I’ve been here and there. 🙂 I’ve been reading here every day but in a shallow way. My attention span is a bit short these days. I’ve been knocked off kilter a bit after my Dad died a few weeks back. Luckily there haven’t been any trolls around that need an ass kicking, right? 😀 I am, as our favorite candidate TRUMP says – low energy. ha.

    I know you mentioned previously that your Dad died a while back and that you were involved with his end of life care so I think you know how shitty this is. Someone asked me how I’m feeling these days and I said, “I feel nothing. Just an empty vacuum where he once was.” i don’t dare to look at any pictures of him. How long will this last?

    The definition of culture that I use is one that I learned in Anthropology class. Culture is the, let’s say, umbrella term for everything that comes together to create it. I include food, music, -well, all of the arts, common history, mythology and fables – including religion, rules, values, rituals, etc. I could dig out that old textbook and get you the actual definition but as I mentioned above, well, I’m temporarily dead inside and anyhow, you’re more than capable of coming up with it yourself. 🙂

    So yes! Bagels are of Jewish culture! Apparently, so are briskets according to that Wallowitz character on The Big Bang Theory! Aren’t those putrid boiled dinners part of British culture? I only wish they kept them over there but no! – The Boston WASP culture had to carry them forward. You have no idea how many times I’ve made excuses as to why I can’t join the extended family for Sunday dinner. ~gag~

    I’ll tell you something strange. We brought the movie Fiddler on the Roof to Algeria and played it for the in-laws. What do you think happened?! They love it! Seriously, and why do you think they did? Because they recognized strong elements of their own culture in the movie! Arabs and Jews are both of Semitic culture and both groups know it when they see it. It was great. So they loved Tevya (sp?) and were upset over his problems because they could relate completely. Remember how Tevya has only daughters which is presented as a problem of course (consistent with semitic culture mind you) well one of my brothers-in law there also has many daughters and now they call him Abu banat (father of daughters) a good natured insult that came from the movie.

    On the other hand, they are incensed over the presentation of cous cous as Israeli. It is the national dish of the North African maghreb and they consider it to be the crime of cultural theft that the Israelis try to pass it off as their own. ~snort~ Cultural appropriation I suppose they would say. Ah well, they can’t have their cous cous and eat it too. They’re either both from the same culture or they’re not.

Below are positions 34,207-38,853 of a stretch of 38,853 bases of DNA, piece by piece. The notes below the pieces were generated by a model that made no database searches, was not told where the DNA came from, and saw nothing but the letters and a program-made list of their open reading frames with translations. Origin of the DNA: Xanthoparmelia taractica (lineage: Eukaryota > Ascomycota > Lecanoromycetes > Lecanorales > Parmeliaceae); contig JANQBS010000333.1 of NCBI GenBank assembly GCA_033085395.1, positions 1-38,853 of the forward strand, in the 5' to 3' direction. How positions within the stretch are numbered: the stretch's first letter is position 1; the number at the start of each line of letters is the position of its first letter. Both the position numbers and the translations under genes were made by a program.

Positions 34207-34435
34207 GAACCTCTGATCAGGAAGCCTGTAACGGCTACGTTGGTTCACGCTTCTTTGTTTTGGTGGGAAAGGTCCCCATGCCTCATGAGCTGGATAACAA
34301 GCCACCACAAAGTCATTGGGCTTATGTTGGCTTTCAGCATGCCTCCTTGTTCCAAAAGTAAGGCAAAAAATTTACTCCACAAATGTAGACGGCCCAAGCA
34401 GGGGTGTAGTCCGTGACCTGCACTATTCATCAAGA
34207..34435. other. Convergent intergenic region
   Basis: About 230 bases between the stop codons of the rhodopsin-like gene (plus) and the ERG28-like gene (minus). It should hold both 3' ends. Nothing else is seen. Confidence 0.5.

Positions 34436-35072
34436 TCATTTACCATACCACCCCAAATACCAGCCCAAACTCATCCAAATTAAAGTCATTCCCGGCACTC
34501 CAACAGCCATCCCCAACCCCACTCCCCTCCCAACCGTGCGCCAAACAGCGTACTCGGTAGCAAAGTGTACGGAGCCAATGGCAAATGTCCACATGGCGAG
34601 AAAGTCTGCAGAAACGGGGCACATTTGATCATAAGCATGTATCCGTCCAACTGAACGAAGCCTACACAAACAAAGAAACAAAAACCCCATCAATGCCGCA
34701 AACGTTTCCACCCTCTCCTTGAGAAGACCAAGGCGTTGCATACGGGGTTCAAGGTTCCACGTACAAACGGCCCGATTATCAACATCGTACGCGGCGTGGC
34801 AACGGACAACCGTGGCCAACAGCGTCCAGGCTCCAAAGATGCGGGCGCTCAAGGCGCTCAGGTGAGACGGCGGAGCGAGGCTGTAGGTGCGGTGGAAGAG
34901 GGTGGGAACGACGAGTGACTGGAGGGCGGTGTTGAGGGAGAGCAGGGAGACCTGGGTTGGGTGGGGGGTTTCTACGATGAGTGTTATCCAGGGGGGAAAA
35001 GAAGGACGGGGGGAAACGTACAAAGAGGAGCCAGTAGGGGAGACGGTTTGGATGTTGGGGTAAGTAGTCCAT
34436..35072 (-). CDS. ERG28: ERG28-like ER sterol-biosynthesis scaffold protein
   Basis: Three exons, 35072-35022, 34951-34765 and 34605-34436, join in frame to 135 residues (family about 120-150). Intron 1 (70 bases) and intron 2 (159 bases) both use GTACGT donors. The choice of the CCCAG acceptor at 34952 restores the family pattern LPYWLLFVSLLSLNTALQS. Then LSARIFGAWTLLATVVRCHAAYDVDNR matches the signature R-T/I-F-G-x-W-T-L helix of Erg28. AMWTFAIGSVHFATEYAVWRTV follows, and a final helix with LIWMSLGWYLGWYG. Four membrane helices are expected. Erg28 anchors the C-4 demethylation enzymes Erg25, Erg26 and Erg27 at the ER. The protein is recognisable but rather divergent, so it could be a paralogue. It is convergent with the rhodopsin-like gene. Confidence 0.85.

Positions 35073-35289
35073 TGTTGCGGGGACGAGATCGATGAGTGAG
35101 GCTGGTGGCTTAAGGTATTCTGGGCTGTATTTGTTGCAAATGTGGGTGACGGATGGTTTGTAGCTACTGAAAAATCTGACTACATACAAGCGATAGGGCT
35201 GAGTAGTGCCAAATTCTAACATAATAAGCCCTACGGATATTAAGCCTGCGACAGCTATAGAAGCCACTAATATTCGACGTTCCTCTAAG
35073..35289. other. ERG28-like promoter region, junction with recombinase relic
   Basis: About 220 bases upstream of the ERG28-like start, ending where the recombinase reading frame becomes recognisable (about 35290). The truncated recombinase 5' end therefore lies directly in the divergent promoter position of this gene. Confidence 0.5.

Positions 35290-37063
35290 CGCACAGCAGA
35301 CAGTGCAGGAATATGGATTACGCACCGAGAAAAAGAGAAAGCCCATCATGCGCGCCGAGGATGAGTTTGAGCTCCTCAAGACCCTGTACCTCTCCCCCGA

I like to reassure myself that I’ve rejected Boston WASP culture and am now a cultural citizen of the world (sanctimonious smirk) but then I catch myself thinking thoughts that betray me. -white shoes before Memorial Day – so unbecoming. Red dress with tons of gold jewelry – gauche. A simple beige dress with tasteful pearls is what’s proper. No emotional displays please. So awkward. Oh crap. I’m doomed.

    Here is an article from the New Yorker on culture:

    What we want is for the Muslims to keep these benign items from their culture. Their cous cous, their music – Yaaaa Habibi!!! Their weird semitic ways, but like us, shove the bad old things into a deep dusty corner and let them become forgotten.

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  • @Laurie

    [Off-topic but very important.]

    Hi, Laurie

    “How long will this last?”

    That is a hard question to answer. I don’t think I will ever be the same again. But it does get better. You’ll see. Losing my father in 2014 was by far the most devastating thing that’s ever happened to me. There are things thing that give me solace, however: knowing that he was prepared gives me solace. He died at home with me, my sister, and his best and oldest friends by his side on the final night. These friends somehow all showed up that night, on his last night on earth. Extraordinary! They were all sitting around his bed in the living-room and he was happy. My father loved Bob Newhart.—One friend, a life-long friend, told him a Bob Newhart joke and my father smiled. That gives me solace. Above all I would say that knowing that I was there for him, that I helped him and did everything I could do (and it wasn’t easy), will comfort me for as long as I live.

    And I think you were there for your father. I think you will find solace in that too.

    There were a lot of very, very difficult, painful moments. (Cancer is a horrible disease.) And there were some beautiful moments. (The friends showing up was one.) Here are two more. I mentioned the final night. The next morning he didn’t wake up. He was alive but was in a pre-death state. I knew he would die that day. Something extraordinary happened. I was standing in front of him. He woke up for about three seconds and waved to me, and then closed his eyes for the last time.